"I don't want her to grow up like I did," Emily says, as Dave settles the baby on his lap and asks what brought them here. "I --- moved around a lot, when I was a kid. I just want her to belong somewhere. And, I don't know. This seems like a nice place."
It's the first time since she stepped through his door that Emily Prentiss actually looks unsure of herself.
"You said something about a job?" Dave hears himself saying. He's always wanted to fire Eduardo anyway.
He gives her a place to stay as well, because the only choices nearby are limited to a kitschy bed-and-breakfast designed to rob tourists and a seedy motel down by the Interstate occupied mostly by truckers and prostitutes.
Jimmy thinks it's a bad idea, Dave letting them live in his poolhouse. Whatever happened to help thy neighbor, Dave asks him. It isn't like he is asking them to live with him, which admittedly would make the town think he was a wife-collecting, mob-affiliated millionaire recluse. Which the town already does anyway, so fuck the town.
"David," Jimmy says, and Dave winces. The last time he heard this tone in Jimmy's voice was at his son's funeral. "Are you screwing this girl?"
"Jesus fucking Christ," says Dave, forgetting that he is talking to a priest. "No."
"Are you going to screw this girl?"
Dave wonders if he would go to hell for punching a priest. He's probably going to hell for a myriad of other transgressions anyway, so it probably doesn't matter. "I'm only helping the poor kid out, all right? If you're really that concerned, I'll throw her and her baby out onto the street."
Jimmy shakes his head and doesn't say anything else. Never mentions it again.
When Dave gets back to the restaurant, there are a legion of Crown Vics out front and about two dozen FBI agents with their weapons drawn. Emily, apron still tied around her waist, is arguing with a woman in the window, a brunette with a severe expression whom Dave thinks he has seen before. An actress, maybe, on one of those daytime soaps Carolyn hated to admit she loved.
Turns out the brunette is Emily's mother (no surprise) and her name is Ambassador Elizabeth Prentiss (surprise) and Dave discovers himself suddenly wanted on two counts of federal kidnapping charges. ("Really?" he will say to Emily afterwards. "You couldn't have told me your mother, the Ambassador, was looking for you?")
None of the agents bother with cuffs, especially when the baby starts crying and the unmistakable smell of a soiled diaper fills the room. The agents look at each other and then at Dave, and Dave says, "For god's sake." They don't stop him when he walks into the backroom where Miranda is red-faced and wailing inside the playpen Emily set up.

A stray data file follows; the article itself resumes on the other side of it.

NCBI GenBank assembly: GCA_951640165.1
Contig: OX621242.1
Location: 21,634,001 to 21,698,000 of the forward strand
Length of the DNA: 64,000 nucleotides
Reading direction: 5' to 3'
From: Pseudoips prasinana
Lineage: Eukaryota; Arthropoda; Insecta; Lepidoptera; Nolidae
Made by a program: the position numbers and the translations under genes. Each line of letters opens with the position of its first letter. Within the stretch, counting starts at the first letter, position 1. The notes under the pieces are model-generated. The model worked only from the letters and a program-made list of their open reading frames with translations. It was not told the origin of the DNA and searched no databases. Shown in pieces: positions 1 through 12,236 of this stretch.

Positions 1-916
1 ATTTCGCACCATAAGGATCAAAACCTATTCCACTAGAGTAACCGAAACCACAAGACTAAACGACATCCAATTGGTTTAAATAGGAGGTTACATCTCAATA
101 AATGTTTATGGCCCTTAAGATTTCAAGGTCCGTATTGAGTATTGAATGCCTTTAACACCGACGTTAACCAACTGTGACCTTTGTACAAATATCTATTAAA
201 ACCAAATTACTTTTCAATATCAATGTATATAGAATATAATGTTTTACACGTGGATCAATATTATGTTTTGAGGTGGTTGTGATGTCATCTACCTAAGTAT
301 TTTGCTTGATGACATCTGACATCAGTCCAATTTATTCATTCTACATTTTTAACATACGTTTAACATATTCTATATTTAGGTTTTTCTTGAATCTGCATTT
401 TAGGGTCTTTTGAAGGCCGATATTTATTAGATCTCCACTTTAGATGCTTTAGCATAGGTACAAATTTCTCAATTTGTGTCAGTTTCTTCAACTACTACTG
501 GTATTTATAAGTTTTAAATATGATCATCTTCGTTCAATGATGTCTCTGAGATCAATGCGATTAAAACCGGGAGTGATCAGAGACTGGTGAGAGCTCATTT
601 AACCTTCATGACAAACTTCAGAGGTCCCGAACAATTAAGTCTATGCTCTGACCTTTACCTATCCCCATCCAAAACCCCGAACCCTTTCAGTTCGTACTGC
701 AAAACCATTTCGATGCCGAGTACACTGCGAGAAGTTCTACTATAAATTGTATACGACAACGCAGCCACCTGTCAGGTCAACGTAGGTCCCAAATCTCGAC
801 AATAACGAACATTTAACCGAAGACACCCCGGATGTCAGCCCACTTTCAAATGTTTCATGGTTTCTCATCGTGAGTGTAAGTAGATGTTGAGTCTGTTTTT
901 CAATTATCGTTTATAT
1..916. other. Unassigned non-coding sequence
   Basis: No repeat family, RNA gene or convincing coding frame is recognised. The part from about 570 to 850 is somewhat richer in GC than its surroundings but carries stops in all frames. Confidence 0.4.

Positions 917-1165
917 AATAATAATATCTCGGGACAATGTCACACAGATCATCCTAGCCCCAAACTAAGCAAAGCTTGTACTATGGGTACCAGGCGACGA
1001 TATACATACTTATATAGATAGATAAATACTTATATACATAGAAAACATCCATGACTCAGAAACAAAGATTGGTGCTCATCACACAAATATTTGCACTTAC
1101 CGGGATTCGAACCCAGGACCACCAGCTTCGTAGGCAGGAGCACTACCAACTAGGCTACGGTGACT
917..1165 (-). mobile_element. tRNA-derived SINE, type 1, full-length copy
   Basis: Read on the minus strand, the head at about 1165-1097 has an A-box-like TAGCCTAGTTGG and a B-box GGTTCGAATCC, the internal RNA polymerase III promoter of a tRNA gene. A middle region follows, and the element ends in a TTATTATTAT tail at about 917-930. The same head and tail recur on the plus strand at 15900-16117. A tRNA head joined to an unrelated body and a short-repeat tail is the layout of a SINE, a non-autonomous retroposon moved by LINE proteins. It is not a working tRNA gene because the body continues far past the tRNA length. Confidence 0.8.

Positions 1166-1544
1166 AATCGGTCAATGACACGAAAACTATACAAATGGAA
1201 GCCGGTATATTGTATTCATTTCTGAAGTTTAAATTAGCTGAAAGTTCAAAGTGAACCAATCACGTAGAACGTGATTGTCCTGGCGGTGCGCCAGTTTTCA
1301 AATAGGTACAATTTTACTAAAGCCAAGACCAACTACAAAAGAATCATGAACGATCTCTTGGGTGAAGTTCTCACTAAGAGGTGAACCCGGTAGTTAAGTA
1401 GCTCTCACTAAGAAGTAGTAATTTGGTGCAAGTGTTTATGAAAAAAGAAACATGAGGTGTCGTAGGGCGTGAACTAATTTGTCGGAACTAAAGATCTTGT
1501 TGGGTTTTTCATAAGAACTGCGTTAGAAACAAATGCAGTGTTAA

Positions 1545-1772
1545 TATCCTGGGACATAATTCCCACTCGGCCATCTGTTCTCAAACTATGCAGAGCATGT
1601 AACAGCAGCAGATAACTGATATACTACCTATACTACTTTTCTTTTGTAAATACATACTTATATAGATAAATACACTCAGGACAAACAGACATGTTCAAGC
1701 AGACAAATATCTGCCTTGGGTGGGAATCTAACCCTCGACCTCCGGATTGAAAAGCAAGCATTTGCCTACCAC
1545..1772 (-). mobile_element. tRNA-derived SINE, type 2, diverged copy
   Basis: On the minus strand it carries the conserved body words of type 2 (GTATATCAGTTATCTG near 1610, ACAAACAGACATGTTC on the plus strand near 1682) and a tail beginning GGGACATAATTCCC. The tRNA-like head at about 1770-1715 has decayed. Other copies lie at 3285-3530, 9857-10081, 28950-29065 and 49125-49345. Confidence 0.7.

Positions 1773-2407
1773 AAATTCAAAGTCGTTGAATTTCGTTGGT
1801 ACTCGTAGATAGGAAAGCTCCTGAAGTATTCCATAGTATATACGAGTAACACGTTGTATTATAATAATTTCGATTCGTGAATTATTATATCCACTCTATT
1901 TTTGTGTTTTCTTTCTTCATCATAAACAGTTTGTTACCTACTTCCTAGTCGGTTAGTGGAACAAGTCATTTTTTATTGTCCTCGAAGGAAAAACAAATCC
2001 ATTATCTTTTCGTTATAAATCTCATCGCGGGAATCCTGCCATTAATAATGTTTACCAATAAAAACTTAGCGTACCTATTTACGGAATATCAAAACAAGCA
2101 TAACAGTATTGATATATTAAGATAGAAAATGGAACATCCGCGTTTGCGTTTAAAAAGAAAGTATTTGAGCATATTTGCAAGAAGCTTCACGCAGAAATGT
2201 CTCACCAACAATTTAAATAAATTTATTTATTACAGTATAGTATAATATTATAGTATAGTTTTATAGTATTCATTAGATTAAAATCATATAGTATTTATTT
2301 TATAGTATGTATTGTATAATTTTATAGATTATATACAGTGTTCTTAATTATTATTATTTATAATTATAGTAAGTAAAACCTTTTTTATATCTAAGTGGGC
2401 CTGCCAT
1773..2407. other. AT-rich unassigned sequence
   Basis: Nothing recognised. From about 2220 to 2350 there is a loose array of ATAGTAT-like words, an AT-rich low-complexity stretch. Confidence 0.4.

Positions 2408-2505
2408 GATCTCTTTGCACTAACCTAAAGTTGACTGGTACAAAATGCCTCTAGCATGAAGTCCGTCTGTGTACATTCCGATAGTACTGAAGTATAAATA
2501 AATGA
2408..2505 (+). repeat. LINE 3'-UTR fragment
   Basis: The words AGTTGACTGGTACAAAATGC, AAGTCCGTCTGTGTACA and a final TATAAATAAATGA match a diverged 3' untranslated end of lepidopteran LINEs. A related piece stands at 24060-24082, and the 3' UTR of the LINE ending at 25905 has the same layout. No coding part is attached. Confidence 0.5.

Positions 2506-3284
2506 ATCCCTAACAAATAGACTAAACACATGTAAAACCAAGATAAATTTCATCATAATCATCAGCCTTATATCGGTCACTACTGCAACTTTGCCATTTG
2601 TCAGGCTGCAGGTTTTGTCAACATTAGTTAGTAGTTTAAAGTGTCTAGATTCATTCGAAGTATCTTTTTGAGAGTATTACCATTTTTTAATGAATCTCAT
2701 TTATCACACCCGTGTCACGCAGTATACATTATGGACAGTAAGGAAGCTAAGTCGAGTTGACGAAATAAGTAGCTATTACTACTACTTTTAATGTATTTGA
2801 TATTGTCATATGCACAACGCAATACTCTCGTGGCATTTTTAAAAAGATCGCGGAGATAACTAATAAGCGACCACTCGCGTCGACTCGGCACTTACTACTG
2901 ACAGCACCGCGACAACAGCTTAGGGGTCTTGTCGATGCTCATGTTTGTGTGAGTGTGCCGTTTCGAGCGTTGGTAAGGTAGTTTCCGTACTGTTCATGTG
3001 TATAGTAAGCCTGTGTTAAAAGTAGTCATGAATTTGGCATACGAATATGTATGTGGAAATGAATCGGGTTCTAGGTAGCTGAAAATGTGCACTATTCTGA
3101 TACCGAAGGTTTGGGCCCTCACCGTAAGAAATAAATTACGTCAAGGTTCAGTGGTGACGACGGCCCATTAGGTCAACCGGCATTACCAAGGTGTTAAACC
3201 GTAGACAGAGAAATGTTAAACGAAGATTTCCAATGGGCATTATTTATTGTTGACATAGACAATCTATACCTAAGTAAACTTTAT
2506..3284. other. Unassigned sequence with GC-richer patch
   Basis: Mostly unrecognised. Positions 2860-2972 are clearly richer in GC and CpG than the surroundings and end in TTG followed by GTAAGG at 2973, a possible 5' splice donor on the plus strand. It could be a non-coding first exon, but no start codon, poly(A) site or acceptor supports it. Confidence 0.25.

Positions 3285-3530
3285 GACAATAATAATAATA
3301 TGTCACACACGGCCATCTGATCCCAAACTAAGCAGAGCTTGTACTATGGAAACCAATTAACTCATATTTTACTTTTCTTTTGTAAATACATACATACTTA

"Hey there," Dave says, taking the baby by her pudgy middle and holding her at arm's length, a time-bomb that has already exploded. "Your mom's busy so you're stuck with me for now. Now, you're stinking up my restaurant which can't be good for business. Let's do something about it."
There is a changing table in the ladies' room and Miranda's diaper bag is sitting on the beat up old softa where Dave spends his nights whenever he's too tired or lazy to go home.
"Here you go, sweetheart," he sing-songs as he unsnaps the yellow sleeper and pulls off the plastic tabs.
Dave never changed his son's diaper. Never had the chance. But Carolyn's sister had a baby girl around the time Carolyn announced her pregnancy, and everyone in the family was determined to make him practice. From feeding to burping to changing diapers, they made him practice.
Changing a diaper is more or less like riding a bike, and within minutes he's got Miranda all cleaned up and sweet-smelling like all babies should be.
"Here you go," Dave says again, lifting her onto his shoulder. Her eyes are wide and wet but her sobs have tempered into hiccups and as she buries her face against his neck, he realizes that Jimmy's right, that son of a bitch. This is a bad idea, a monumentally bad idea.
("They're not yours, he can almost hear Jimmy saying in that irritatingly patient tone of his.)
(But Jimmy's wrong. They are his, and eventually Jimmy himself will admit, yes, they've always been his.)